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Money Magazine has an online piece about how to save money at the supermarket with the subtitle: “You’re paying too much for food.”

Essentially the argument is that Americans, by focusing on convenience-oriented and prepared foods as well as by not doing sufficient planning before going to the store – are simply wasting their money on products that are either too expensive or that they’ll never eat.

“Grocery shopping seems simple enough, but Americans are wasting more money, food and time than ever by not planning,” Money writes. “We spend more on food each year (an average of $5,340 these days) than on anything else besides our house and car…Today households on average toss 14 percent of the food they buy, about double what we threw out 20 years ago. Compare this with our parents' and grandparents' generations, when time was spent each week planning menus so that every last item that was bought was used.”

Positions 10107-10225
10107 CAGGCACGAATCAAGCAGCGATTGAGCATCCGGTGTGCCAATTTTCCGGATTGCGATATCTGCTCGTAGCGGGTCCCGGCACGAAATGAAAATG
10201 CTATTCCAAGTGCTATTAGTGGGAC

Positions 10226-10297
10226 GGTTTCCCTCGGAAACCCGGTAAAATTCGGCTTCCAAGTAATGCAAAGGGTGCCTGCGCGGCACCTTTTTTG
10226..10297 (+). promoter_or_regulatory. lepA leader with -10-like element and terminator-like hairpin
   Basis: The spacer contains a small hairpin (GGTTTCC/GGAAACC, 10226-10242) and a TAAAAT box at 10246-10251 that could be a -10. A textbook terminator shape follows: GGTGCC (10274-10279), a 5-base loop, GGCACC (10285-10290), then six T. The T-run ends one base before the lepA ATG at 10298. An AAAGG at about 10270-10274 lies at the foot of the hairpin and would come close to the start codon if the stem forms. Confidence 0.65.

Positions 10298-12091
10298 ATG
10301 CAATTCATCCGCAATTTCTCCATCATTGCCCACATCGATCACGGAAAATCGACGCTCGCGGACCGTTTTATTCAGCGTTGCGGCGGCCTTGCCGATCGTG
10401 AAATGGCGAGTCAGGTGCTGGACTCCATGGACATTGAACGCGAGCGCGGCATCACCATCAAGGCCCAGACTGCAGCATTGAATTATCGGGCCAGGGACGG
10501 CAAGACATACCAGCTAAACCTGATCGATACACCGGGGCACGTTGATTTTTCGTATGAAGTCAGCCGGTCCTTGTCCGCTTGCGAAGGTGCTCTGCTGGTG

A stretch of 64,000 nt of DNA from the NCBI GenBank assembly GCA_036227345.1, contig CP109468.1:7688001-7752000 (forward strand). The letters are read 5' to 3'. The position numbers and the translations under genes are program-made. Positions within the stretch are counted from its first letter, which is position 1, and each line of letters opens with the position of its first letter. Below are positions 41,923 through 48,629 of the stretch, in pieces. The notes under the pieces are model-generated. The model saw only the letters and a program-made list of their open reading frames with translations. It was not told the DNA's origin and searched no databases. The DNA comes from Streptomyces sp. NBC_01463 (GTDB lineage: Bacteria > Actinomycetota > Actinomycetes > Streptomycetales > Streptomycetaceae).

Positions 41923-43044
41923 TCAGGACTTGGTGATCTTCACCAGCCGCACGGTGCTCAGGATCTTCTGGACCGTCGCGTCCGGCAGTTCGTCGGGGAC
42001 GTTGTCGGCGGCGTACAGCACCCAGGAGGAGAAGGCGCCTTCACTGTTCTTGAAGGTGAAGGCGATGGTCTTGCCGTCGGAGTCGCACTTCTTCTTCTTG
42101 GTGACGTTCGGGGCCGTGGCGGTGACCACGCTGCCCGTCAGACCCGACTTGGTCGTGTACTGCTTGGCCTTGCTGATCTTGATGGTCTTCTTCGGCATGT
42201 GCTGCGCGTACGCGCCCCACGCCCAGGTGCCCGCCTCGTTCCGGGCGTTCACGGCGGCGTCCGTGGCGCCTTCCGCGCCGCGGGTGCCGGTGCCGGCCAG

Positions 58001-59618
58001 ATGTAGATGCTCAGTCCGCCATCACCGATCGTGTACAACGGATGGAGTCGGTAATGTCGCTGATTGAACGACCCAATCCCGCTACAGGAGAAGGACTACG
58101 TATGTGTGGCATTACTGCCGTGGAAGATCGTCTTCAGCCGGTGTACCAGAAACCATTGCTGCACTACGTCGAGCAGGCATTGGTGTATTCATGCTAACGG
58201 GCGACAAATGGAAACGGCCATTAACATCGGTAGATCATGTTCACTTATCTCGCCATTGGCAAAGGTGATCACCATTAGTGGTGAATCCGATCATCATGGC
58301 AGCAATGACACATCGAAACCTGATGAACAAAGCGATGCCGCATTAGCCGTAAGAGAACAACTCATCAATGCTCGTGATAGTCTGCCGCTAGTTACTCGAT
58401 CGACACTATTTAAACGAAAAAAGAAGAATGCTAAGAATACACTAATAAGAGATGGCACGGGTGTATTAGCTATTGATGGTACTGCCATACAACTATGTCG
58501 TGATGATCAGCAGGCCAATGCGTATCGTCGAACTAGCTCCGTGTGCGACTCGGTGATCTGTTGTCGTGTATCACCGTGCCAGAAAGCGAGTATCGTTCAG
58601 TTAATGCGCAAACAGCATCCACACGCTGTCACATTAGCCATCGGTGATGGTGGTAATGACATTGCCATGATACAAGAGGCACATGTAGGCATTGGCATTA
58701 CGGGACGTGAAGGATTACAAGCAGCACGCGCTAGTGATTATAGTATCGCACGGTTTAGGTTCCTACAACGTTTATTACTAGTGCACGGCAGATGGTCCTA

Interestingly, one of the strategies suggested for carving costs out of the food shopping experience is the use of online services such as Peapod – because they pretty much force the consumer to organize his or her thoughts and plan out meals in advance. Even with delivery fees, shopping tends to be less costly because people only buy what they need or what they can eat.
KC's View:
Now there’s a sales pitch that most online food purveyors probably never thought to make – shop with us and save money.

But when you consider it, the idea actually makes a lot of sense.